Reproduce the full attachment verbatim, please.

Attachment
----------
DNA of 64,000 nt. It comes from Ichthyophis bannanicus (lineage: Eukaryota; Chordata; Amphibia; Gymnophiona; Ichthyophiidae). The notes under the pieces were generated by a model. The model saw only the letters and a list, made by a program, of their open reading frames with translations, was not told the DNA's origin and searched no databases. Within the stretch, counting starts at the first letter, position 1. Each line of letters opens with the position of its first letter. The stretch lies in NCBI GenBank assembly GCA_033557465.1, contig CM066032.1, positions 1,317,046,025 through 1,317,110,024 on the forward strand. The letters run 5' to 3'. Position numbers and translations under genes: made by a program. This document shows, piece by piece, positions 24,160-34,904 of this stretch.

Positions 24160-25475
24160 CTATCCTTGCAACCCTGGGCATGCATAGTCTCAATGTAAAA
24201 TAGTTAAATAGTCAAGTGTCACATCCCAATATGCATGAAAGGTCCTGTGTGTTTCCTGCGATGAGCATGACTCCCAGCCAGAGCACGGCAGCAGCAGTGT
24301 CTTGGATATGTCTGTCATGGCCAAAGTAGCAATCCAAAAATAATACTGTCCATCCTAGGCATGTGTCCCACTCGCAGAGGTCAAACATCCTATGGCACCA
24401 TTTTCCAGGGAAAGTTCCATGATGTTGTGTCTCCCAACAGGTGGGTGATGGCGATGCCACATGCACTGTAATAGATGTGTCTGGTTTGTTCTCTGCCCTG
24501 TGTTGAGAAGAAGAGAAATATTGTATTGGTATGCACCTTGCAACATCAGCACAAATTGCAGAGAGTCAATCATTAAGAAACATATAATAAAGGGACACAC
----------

DNA of 64,000 nt. It comes from Ichthyophis bannanicus (lineage: Eukaryota; Chordata; Amphibia; Gymnophiona; Ichthyophiidae). The notes under the pieces were generated by a model. The model saw only the letters and a list, made by a program, of their open reading frames with translations, was not told the DNA's origin and searched no databases. Within the stretch, counting starts at the first letter, position 1. Each line of letters opens with the position of its first letter. The stretch lies in NCBI GenBank assembly GCA_033557465.1, contig CM066032.1, positions 1,317,046,025 through 1,317,110,024 on the forward strand. The letters run 5' to 3'. Position numbers and translations under genes: made by a program. This document shows, piece by piece, positions 24,160-34,904 of this stretch.

Positions 24160-25475
24160 CTATCCTTGCAACCCTGGGCATGCATAGTCTCAATGTAAAA
24201 TAGTTAAATAGTCAAGTGTCACATCCCAATATGCATGAAAGGTCCTGTGTGTTTCCTGCGATGAGCATGACTCCCAGCCAGAGCACGGCAGCAGCAGTGT
24301 CTTGGATATGTCTGTCATGGCCAAAGTAGCAATCCAAAAATAATACTGTCCATCCTAGGCATGTGTCCCACTCGCAGAGGTCAAACATCCTATGGCACCA
24401 TTTTCCAGGGAAAGTTCCATGATGTTGTGTCTCCCAACAGGTGGGTGATGGCGATGCCACATGCACTGTAATAGATGTGTCTGGTTTGTTCTCTGCCCTG
24501 TGTTGAGAAGAAGAGAAATATTGTATTGGTATGCACCTTGCAACATCAGCACAAATTGCAGAGAGTCAATCATTAAGAAACATATAATAAAGGGACACAC